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Front Psychol. 2014 Dec 18;5:1465. doi: 10.3389/fpsyg.2014.01465. eCollection 2014.

Individual differences in working memory capacity and workload capacity.

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Department of Psychology, National Cheng Kung University Tainan, Taiwan.


We investigated the relationship between working memory capacity (WMC) and workload capacity (WLC). Each participant performed an operation span (OSPAN) task to measure his/her WMC and three redundant-target detection tasks to measure his/her WLC. WLC was computed non-parametrically (Experiments 1 and 2) and parametrically (Experiment 2). Both levels of analyses showed that participants high in WMC had larger WLC than those low in WMC only when redundant information came from visual and auditory modalities, suggesting that high-WMC participants had superior processing capacity in dealing with redundant visual and auditory information. This difference was eliminated when multiple processes required processing for only a single working memory subsystem in a color-shape detection task and a double-dot detection task. These results highlighted the role of executive control in integrating and binding information from the two working memory subsystems for perceptual decision making.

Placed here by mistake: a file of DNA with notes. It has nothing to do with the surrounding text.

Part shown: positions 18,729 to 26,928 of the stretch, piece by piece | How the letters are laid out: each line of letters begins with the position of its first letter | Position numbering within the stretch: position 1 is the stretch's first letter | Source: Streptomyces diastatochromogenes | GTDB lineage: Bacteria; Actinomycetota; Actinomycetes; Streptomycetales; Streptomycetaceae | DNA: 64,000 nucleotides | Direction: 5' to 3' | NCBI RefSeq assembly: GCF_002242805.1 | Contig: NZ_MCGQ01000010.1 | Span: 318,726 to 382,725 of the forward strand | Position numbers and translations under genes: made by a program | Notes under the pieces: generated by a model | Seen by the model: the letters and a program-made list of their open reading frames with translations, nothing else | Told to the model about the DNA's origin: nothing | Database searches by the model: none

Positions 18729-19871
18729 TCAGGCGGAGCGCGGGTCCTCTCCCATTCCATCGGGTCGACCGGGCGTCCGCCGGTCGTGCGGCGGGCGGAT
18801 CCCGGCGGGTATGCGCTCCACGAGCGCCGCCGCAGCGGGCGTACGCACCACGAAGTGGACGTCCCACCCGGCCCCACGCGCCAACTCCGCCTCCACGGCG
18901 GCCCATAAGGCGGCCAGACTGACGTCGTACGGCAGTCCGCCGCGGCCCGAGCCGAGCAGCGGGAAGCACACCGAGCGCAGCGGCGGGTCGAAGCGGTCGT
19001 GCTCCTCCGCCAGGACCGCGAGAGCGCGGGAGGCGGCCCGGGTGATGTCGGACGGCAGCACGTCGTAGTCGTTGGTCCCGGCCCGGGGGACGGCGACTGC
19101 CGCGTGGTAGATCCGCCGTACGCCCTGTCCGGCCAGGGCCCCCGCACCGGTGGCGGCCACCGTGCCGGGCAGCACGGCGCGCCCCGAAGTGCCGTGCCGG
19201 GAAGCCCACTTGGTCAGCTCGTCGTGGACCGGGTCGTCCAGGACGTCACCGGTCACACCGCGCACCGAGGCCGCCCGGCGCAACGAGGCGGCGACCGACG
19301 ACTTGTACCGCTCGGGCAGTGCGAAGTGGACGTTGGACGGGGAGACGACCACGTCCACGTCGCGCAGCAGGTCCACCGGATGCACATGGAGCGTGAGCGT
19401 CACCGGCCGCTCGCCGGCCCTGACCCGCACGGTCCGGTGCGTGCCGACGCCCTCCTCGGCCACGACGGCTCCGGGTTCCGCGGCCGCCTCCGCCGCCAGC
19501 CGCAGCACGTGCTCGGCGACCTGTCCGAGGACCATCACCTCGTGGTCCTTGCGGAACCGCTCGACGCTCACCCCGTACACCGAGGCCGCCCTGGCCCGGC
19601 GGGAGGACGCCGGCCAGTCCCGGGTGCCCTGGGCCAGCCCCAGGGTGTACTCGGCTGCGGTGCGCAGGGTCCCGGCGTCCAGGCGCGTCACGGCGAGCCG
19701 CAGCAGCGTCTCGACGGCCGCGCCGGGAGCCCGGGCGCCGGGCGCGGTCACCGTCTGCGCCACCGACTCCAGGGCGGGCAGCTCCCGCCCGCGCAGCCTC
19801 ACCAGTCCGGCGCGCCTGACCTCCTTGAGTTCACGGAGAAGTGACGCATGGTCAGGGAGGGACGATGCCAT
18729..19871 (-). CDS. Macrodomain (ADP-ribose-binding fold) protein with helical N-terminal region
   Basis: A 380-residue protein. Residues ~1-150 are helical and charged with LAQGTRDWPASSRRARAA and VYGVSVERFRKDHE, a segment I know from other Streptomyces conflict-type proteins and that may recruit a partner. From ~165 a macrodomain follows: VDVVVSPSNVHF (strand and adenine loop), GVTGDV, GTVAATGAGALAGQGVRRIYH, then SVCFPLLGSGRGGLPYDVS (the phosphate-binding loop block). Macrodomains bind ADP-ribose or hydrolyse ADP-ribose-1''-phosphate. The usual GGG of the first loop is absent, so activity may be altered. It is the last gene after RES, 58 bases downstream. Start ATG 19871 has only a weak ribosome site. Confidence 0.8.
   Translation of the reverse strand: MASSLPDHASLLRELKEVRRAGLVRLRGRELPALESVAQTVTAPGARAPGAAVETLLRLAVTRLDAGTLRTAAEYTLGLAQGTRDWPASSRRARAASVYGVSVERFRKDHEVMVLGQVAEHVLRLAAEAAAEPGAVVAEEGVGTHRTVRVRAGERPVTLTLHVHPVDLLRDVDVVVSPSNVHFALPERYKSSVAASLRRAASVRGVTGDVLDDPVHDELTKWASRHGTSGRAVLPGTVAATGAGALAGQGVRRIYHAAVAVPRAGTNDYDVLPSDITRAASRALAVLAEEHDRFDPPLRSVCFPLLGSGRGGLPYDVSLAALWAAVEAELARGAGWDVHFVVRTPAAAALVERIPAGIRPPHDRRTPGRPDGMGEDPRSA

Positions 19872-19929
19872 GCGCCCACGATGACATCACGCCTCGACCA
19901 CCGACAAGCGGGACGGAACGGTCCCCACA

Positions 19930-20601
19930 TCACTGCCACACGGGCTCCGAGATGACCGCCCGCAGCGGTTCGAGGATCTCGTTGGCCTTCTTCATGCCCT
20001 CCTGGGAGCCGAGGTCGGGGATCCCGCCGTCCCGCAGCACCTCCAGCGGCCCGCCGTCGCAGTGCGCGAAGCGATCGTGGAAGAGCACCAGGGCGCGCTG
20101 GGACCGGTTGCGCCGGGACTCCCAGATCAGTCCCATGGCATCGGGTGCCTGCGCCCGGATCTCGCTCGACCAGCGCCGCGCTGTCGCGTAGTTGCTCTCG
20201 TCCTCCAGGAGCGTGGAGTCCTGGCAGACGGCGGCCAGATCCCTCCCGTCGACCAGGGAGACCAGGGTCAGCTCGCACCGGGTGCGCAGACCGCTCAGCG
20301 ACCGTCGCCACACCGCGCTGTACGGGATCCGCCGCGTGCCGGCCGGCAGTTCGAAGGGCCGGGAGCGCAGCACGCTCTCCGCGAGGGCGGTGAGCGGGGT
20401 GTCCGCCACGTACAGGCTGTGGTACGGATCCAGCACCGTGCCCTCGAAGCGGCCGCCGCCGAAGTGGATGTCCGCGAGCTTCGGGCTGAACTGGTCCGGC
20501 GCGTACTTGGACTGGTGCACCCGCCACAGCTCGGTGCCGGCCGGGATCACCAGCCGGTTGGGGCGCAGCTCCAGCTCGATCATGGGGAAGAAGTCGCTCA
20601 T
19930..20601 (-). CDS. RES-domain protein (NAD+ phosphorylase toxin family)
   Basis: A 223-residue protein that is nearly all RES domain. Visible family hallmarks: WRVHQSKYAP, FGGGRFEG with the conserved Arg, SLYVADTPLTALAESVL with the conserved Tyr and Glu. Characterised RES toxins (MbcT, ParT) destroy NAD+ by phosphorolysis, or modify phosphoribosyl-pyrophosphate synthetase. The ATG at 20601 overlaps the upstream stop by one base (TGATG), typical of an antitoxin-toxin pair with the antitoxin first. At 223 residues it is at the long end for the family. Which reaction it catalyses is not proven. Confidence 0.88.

executive function; linear ballistic accumulator model; systems factorial technology; working memory capacity; workload capacity

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